Chrissy Teigen Covers Good Housekeeping’s February Issue

Posted on January 16, 2019

Chrissy Teigen covers the February 2019 issue of Good Housekeeping magazine photographed by Eric Ray Davidson.



On being an introvert and a homebody: “It sounds weird to say, but I really am an introvert. Luna’s just two and a half now and bringing out so much of my personality that I was too anxious to share in the outside world before, so I get to be goofy; I get to be silly. We are all very much homebodies. I’m not the type to meet a friend for lunch; I’m only comfortable in my home.”

On her career and staying true to herself: “In the beginning of my career, [brands] didn’t want to see your personality; they wanted to see a pretty face. Obviously, speaking your mind can limit you to fifty percent of the population these days, but I think more and more, companies are realizing that authentic voices actually end up being much more beneficial. I’m outspoken when I wanna be, and I always have to be myself, so I can’t really compromise on that.”

On reacting to negative social media comments: “I have moods like anybody else. Some days, I’ll wake up and I’ll read something and it’ll totally not affect me. But if I read that same thing the next day—after a night of no sleep and a really rough day with Luna—it naturally gets to you because you’re in a shittier mood. If I wake up, and I’m like, “Ugh, I feel bloated, I haven’t worked out for a few days” and I read something about my body? That’s the day that I’m gonna speak up. It’s just crazy how judgmental people can be.”

On fueling her body through food and fitness: “I think now I understand that food is so emotional for me, so I need to realize that if I put good things in my body, I’m probably going to have a better day the next day. Working out, to me, has never been about losing weight, it’s always been a mood thing, and it always, always helps my mood, so to be able to get back in that routine would be great.”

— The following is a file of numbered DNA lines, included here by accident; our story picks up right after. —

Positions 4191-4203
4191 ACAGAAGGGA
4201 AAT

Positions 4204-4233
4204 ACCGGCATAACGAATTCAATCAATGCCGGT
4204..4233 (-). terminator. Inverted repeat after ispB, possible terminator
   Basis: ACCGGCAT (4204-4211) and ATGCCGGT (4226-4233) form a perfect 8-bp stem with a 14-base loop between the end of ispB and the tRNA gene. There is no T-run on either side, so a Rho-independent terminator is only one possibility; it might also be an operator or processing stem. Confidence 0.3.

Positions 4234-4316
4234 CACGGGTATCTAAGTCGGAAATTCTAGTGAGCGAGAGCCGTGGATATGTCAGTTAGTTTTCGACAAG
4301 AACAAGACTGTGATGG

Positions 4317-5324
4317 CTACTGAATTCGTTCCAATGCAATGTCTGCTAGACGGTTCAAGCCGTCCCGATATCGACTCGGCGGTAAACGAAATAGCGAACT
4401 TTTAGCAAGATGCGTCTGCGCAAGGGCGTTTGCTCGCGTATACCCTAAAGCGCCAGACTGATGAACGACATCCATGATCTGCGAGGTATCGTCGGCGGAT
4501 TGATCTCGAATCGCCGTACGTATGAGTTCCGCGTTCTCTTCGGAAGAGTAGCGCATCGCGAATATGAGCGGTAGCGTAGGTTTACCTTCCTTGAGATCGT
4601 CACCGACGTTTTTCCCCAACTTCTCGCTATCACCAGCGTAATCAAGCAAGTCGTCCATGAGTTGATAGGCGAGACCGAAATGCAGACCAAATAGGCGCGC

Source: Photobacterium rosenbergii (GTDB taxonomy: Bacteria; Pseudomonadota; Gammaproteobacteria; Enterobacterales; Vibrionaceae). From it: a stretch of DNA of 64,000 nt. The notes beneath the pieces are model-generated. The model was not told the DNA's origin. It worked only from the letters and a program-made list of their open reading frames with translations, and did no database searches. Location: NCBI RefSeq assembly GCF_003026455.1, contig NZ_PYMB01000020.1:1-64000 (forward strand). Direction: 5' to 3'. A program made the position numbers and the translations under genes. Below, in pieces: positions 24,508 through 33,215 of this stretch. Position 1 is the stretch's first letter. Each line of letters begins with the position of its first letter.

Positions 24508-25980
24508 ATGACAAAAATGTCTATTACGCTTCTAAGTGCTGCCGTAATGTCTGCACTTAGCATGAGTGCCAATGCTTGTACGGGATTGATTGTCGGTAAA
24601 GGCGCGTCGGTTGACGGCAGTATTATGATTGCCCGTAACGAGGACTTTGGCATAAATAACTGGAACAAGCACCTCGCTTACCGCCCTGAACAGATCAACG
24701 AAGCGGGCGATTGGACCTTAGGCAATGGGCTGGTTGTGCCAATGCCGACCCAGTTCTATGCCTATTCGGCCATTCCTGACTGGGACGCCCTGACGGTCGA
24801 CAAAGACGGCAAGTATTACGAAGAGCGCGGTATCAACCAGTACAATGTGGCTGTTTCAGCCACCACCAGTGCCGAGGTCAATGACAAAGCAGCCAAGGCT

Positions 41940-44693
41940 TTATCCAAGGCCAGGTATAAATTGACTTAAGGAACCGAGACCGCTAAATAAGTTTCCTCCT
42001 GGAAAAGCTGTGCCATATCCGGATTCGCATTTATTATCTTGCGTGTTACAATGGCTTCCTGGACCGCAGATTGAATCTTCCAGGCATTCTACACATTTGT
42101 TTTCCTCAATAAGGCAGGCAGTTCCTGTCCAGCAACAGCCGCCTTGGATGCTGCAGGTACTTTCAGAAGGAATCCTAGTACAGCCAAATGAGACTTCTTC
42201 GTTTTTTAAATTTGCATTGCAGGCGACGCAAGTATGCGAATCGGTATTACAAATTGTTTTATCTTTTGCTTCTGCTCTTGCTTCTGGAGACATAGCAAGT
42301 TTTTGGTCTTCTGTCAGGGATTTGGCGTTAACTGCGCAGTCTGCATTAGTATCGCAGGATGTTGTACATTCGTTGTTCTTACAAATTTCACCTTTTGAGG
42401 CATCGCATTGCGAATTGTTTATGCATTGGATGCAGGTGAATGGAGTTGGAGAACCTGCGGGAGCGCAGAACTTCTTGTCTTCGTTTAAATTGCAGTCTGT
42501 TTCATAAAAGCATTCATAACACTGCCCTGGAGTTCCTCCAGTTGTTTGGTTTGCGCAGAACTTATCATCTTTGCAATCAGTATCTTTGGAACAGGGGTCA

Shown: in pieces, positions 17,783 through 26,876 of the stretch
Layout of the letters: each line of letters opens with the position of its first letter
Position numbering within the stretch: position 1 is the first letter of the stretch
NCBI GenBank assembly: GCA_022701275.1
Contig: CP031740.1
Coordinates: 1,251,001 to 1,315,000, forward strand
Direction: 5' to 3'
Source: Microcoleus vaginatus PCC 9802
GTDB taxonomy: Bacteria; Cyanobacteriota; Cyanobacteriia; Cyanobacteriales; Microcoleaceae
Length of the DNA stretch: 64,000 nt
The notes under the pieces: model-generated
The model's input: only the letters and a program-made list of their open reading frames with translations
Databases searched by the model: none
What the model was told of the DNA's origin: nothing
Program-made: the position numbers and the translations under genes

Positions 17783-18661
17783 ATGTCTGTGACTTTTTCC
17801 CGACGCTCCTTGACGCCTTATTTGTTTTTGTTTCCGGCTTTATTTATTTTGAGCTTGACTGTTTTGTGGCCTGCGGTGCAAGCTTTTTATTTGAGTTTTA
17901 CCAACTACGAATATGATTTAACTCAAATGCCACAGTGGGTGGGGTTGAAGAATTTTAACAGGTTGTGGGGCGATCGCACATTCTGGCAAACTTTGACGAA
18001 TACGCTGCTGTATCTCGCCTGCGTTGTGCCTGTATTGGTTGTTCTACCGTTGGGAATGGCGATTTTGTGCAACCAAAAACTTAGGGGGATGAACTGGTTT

On learning body acceptance: “Every morning when I look at myself in the mirror, I’m like, “Oh my gosh, how did it get here? My baby was, like, four pounds and I gained, like, sixty pounds, and that seems off!”…But, you know, I think everyone’s body is just really different. That’s why, my posts of real mom shit, and wearing the diaper, and having that mesh thing, and real postpartum business? I think as important as it is for people to see me do that, it’s also really important for me.”

On accepting her body’s new normal: “I think, in a way, we’ve forgotten what a regular body looks like. There are people out there who are struggling and I’m struggling, and it’s okay to come to terms with that being okay, to realize that it’s gonna be a bit of a journey.

It’s all about trying to be happy with myself. Because I’m not blind: I see my body, I see the difference in shape, I see that I gained weight. But I also see with those same eyes that I have a beautiful baby boy, and this little girl that’s relentless and amazing, and I am very happy.

This is a new thing that I can change within my mind, that I don’t have to be swimsuit model anymore. I get to be a mommy, and I get to cook, and I get to meet incredible people, and I’m happy to be going through this transition.”

On fighting with husband John Legend: “A big thing that helps us is the two different ways that we fight. I get very passionate, I get very loud, and he’s very much a diffuser. But in the end, we’re both apologizers; we don’t like to dwell on the same thing.”

On staying in the present: I think people get really set in their ways and believe in a schedule and a plan, and I am just much more a “let things happen and try to adjust to the tides.”


[Photo Credit: Eric Ray Davidson/Good Housekeeping Magazine]

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